Ruiz gets back to business for Joshua rematch

Since Andy Ruiz Jr.'s massive upset knockout victory of Anthony Joshua to win three heavyweight world title belts on June 1, he has certainly been enjoying the fruits of his labor.

He has done countless interviews, was feted with a victory parade in his hometown of Imperial, California, and spent some of the millions he earned in the fight on a new home and a Rolls Royce.

But on Wednesday, Ruiz said it was time to get back to business with the rematch set for Dec. 7 (DAZN) at a soon-to-be-constructed 16,000-seat outdoor stadium in Diriyah, Saudi Arabia.

"June 1st, I made my dreams come true. It was a lot of sacrifice, lot of blood, sweat and tears. I just believed in myself, and I think I'm here for a purpose," said Ruiz, who will once again be the underdog. "I want to tell everybody if they have a dream to follow through, everything is possible. But on Dec. 7, I know Anthony Joshua's coming hard. He's gonna come strong. I know he's going to prepare really good. But so am I. I'm really hungry.

"A lot of people [are] saying that I'm that I'm not training, that I'm not taking it serious, but come on. I got all these belts. There's a lot of responsibilities to this. But I'm gonna try my best and God knows I'm gonna keep these belts and have them back in Mexico. Dec. 7, I'm gonna make another history and I'm gonna win here in the same fashion, the same way that I won June 1. And I'm gonna prove everybody wrong."

Ruiz (33-1, 22 KOs), 29, was speaking at the kickoff news conference on Wednesday night in front of a palace outdoors in Diriyah, where he and Joshua came face-to-face for the first time since Ruiz seized the belts on June 1 at Madison Square Garden in New York to become the first fighter of Mexican descent to win a heavyweight world title.

The media tour will continue Thursday in New York and Friday in London.

Ruiz, who had been knocked down in the third round, rallied to drop Joshua twice later in the third round and then scored two more knockdowns in the seventh round to score a seventh-round knockout in one of the biggest upsets in boxing history.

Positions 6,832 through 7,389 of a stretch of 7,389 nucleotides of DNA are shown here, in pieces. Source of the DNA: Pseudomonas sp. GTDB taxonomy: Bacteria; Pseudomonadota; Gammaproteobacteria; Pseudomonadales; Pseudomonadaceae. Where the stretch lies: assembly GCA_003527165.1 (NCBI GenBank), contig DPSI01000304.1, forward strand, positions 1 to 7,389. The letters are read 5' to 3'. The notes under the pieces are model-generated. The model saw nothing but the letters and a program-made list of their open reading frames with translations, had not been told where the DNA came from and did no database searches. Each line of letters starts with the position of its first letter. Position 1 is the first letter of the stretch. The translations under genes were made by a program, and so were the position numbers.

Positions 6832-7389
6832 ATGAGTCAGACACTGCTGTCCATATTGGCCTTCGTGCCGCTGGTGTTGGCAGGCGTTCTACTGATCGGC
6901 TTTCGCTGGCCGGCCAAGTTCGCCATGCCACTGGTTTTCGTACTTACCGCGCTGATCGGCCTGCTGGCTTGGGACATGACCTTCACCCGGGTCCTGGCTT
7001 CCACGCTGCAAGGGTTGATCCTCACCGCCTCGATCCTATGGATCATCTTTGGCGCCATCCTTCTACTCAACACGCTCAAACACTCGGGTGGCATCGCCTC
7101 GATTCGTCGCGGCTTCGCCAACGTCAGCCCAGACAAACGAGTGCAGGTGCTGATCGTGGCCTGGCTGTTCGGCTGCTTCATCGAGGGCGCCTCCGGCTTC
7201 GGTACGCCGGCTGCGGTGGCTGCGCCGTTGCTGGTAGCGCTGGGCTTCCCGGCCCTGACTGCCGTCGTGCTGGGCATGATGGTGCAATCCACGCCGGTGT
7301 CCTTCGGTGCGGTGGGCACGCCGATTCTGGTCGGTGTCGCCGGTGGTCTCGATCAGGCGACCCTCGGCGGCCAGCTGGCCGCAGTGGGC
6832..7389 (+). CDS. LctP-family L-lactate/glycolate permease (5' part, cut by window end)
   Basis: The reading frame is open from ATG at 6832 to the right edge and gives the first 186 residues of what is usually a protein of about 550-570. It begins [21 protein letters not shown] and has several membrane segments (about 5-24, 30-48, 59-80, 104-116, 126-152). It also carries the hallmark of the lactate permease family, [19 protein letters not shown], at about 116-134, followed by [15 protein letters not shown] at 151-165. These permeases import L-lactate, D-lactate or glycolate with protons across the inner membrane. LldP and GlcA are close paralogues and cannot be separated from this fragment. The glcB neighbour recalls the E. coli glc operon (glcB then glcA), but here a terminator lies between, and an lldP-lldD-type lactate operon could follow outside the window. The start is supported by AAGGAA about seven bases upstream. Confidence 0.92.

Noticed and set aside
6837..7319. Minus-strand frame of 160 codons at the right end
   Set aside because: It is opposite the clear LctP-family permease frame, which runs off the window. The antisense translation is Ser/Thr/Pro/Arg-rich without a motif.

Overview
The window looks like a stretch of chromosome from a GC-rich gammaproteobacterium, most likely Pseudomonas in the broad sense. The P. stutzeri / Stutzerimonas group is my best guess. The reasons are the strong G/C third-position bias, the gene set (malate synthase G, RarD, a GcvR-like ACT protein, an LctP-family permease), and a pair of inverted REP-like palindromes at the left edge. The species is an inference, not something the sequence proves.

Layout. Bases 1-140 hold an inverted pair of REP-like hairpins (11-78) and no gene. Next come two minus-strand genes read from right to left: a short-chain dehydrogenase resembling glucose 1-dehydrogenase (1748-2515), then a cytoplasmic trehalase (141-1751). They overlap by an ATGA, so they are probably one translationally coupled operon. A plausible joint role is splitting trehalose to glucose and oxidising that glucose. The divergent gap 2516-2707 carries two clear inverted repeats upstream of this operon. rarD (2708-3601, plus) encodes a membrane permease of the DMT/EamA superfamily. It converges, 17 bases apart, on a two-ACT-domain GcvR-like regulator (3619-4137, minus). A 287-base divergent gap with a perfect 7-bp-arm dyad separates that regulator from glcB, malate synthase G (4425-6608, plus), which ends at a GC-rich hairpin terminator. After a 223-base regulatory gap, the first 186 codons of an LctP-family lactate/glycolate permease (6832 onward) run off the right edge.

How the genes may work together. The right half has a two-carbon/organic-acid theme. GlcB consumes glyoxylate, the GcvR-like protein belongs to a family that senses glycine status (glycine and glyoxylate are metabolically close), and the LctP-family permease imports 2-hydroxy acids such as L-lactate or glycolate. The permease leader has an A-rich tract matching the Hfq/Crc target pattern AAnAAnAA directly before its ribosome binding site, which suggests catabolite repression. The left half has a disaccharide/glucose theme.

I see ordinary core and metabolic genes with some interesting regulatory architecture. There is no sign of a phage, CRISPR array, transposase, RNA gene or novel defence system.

Joshua (22-1, 21 KOs), 29, of England, quickly exercised his contractual right to an immediate rematch, which wound up in Saudi Arabia, where the government is backing the fight with a site fee worth tens of millions of dollars. Ruiz had to be persuaded to go there but eventually relented when Matchroom Boxing promoter Eddie Hearn sweetened his deal.

"It's time to turn the page," Manny Robles, Ruiz's trainer, said. "Dreams do come true, but now it's a reality. So now it's time to go to work. I can promise the fans here and across the world that Andy will be ready for the challenge. We know Anthony Joshua is going to bring it, so that's the reason we need to be at our best come Dec. 7.

"It's part two. It's a continuation of part one, but both fighters know each other. They know what to expect from one another, so there will be changes. Obviously, we'll have more time to prepare this time around. We have begun our preparation. You can expect a better Andy Ruiz -- faster, leaner, stronger than the first time around."

Ruiz took the fight in June on only about a month's notice after New York contender Jarrell "Big Baby" Miller was dropped because he failed four drug tests.